The government established the Jute Diversification Promotion Centre (JDPC) in Dhaka city back in 2002 with the objective of bringing back the lost glory of jute through diversification of its products. It was set up to sustain development of the jute economy through extension of potential uses of jute and jute products.

Now it appears to have lost its steam, as evident from its budget for 2020-21. Out of a total budgetary expenditure of Taka 47.80 million, an amount of Taka 29 million was allocated for salaries and allowances. Only Taka 200,000 was allocated for its main task related to technological assistance, research and development, Taka 200,000 for market development, Taka 500,000 for innovation,and Taka 970,000 for programme execution.

Despite the dismal scenario mentioned above,Bangladesh as the world's second largest producer after India as well as the leading producer of high-quality jute has a unique advantage for producing diversified jute products. The challenge for future success in this area lies in swift development of product designs and market linkages.

With its advantage in labour cost compared to India and China, as well as existing export infrastructure, Bangladesh has all the potentials to become an attractive manufacturing hub for diversified jute products. Continued use of antiquated equipment, however, may negate the labour and cost advantages. Low output prices and insufficient marketing support-cum-extension services also adversely affect diversification of jute products as well as export earnings from them.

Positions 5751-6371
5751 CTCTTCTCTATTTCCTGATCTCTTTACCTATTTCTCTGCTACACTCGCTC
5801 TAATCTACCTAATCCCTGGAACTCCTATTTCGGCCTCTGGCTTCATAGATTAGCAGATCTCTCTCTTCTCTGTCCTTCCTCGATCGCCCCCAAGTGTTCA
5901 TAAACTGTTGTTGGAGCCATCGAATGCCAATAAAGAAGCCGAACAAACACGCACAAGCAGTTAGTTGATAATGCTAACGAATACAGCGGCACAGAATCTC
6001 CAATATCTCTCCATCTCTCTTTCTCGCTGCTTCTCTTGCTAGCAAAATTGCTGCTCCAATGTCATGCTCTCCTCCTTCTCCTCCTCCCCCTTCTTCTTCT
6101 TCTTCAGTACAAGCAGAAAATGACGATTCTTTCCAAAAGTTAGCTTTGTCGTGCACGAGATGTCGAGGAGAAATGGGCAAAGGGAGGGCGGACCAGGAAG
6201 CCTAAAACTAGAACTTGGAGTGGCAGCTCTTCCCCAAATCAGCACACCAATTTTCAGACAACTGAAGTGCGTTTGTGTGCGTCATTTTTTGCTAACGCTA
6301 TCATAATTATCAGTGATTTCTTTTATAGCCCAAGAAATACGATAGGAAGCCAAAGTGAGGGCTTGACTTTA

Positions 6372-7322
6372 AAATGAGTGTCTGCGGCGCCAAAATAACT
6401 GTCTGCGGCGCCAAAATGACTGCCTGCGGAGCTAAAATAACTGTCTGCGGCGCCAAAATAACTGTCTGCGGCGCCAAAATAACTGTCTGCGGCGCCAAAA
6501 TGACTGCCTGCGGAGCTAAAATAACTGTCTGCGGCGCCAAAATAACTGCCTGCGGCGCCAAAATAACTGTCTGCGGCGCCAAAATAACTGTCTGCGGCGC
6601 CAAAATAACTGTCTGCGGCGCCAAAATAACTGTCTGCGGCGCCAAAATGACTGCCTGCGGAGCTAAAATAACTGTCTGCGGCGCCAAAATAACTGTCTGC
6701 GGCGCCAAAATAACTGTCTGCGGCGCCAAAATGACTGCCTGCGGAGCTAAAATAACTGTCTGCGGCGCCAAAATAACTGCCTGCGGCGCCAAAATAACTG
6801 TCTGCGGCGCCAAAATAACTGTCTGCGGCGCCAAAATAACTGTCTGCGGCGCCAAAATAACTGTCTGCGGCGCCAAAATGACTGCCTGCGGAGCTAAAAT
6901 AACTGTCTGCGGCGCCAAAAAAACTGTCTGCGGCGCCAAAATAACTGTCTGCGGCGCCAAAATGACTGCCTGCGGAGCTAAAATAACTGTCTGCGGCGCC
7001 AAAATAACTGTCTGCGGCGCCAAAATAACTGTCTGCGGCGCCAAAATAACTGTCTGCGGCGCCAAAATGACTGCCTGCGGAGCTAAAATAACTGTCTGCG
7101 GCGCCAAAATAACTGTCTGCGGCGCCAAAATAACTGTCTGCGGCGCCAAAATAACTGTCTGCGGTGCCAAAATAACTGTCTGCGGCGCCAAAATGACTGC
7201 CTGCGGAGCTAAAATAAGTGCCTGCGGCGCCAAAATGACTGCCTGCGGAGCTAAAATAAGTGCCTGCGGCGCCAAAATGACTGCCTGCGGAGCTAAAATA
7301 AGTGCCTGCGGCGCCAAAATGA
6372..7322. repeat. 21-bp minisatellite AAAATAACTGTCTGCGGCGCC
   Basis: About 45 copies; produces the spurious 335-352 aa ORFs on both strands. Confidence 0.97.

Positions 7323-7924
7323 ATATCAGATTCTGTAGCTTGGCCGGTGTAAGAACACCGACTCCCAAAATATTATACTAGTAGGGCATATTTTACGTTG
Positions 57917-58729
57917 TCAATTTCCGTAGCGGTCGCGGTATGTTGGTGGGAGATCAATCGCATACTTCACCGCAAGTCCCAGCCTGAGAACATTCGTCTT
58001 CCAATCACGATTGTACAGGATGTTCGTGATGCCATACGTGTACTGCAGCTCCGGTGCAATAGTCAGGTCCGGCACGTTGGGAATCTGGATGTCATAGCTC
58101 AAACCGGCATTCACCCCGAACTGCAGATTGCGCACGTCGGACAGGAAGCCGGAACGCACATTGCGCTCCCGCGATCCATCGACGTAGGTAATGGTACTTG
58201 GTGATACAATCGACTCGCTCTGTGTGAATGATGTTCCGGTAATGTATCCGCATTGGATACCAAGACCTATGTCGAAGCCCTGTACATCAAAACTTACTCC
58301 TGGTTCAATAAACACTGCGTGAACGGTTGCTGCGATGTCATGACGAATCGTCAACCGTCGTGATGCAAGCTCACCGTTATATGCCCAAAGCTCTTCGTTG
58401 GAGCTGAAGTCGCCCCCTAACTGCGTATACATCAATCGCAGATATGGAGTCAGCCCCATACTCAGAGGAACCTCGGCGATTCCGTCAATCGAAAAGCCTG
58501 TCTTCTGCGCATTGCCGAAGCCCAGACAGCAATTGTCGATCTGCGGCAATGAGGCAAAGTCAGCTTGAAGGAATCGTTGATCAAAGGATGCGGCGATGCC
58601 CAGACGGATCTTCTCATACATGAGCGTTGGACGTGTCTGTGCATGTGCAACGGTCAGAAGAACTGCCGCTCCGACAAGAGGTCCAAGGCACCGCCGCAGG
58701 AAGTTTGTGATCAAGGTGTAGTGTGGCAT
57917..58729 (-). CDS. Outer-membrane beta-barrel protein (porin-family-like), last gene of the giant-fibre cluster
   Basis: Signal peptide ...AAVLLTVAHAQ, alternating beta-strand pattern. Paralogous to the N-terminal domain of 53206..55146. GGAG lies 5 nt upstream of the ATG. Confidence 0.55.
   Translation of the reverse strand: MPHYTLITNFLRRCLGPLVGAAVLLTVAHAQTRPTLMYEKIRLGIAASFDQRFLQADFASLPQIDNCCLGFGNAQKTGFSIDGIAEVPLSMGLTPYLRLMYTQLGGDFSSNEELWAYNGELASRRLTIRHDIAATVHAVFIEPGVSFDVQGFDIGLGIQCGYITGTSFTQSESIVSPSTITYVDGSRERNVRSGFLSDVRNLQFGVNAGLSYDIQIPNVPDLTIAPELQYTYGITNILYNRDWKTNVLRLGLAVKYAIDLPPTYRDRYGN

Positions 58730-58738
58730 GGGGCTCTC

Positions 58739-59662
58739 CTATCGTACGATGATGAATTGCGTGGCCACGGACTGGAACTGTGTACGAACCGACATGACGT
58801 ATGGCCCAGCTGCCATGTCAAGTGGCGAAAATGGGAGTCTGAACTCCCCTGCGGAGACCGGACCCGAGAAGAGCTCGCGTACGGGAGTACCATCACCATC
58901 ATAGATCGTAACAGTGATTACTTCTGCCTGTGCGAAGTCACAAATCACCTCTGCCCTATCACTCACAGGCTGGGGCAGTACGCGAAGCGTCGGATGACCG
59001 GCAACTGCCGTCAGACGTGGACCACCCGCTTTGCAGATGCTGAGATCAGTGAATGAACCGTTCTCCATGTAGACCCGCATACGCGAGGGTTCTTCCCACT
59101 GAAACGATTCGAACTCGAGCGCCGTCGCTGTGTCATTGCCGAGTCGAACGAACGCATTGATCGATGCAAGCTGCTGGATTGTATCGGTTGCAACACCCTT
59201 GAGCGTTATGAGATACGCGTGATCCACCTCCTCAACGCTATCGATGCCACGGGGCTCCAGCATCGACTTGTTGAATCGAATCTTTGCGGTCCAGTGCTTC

The government should develop a clear vision for the future of jute industry and provide the industry with appropriate non-distortionary supports. A development programme in partnership with the private sector can create a fabric bank of higher value-added jute and jute-based fabric, which can be used in hand-bags and other fashion items. Further assistance can include initial market research combined with partnerships with the buying community to track market and fashion trends in order to help remain on top of the global demand.

The jute packing law enacted by parliament should be enforced strictly by the government as is done in India. This will result in increased domestic demand for jute and jute goods, and raise exports, employment and output. Development partner financing may be considered to stimulate further R&D (research and development) for the development of additional diversified fabrics and for reducing the cost of currently available high-end fabrics.

The Jute Research Institute, for example, had a pilot project on diversified jute fabrics and was earlier exploring collaborations with some garments/textile units for large-scale runs. Issues like marketing, research, and branding can be addressed on a regional basis with India and Nepal. If the South Asian countries get together and share marketing, branding, and research costs under a regional approach, that can be most helpful as well as synergistic for all the parties. Better late than never, as the saying goes.

Dr HelalUddin Ahmed is a retired Additional Secretary and former Editor of Bangladesh Quarterly.